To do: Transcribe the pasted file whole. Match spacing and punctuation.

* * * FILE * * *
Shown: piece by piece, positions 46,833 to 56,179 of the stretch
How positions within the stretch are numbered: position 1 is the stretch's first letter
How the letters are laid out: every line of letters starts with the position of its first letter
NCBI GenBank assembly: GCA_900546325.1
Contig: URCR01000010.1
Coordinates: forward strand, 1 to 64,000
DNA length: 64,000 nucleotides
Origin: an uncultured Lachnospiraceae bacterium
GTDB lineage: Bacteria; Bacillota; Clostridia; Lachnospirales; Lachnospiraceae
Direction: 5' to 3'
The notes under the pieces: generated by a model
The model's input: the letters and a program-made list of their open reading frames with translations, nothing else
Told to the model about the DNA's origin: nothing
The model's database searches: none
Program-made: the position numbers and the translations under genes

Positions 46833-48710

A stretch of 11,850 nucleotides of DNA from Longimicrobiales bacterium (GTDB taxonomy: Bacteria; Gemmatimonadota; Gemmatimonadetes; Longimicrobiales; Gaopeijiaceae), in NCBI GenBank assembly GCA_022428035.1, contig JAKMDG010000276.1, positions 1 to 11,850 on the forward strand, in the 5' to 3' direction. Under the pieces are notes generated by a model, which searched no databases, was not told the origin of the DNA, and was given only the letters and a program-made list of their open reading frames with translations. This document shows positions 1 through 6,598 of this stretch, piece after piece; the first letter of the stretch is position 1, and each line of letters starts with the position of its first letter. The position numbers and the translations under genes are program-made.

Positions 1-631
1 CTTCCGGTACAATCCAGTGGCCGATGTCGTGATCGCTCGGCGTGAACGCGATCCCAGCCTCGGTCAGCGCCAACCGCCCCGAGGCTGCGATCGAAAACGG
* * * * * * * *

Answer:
Shown: piece by piece, positions 46,833 to 56,179 of the stretch
How positions within the stretch are numbered: position 1 is the stretch's first letter
How the letters are laid out: every line of letters starts with the position of its first letter
NCBI GenBank assembly: GCA_900546325.1
Contig: URCR01000010.1
Coordinates: forward strand, 1 to 64,000
DNA length: 64,000 nucleotides
Origin: an uncultured Lachnospiraceae bacterium
GTDB lineage: Bacteria; Bacillota; Clostridia; Lachnospirales; Lachnospiraceae
Direction: 5' to 3'
The notes under the pieces: generated by a model
The model's input: the letters and a program-made list of their open reading frames with translations, nothing else
Told to the model about the DNA's origin: nothing
The model's database searches: none
Program-made: the position numbers and the translations under genes

Positions 46833-48710

A stretch of 11,850 nucleotides of DNA from Longimicrobiales bacterium (GTDB taxonomy: Bacteria; Gemmatimonadota; Gemmatimonadetes; Longimicrobiales; Gaopeijiaceae), in NCBI GenBank assembly GCA_022428035.1, contig JAKMDG010000276.1, positions 1 to 11,850 on the forward strand, in the 5' to 3' direction. Under the pieces are notes generated by a model, which searched no databases, was not told the origin of the DNA, and was given only the letters and a program-made list of their open reading frames with translations. This document shows positions 1 through 6,598 of this stretch, piece after piece; the first letter of the stretch is position 1, and each line of letters starts with the position of its first letter. The position numbers and the translations under genes are program-made.

Positions 1-631
1 CTTCCGGTACAATCCAGTGGCCGATGTCGTGATCGCTCGGCGTGAACGCGATCCCAGCCTCGGTCAGCGCCAACCGCCCCGAGGCTGCGATCGAAAACGG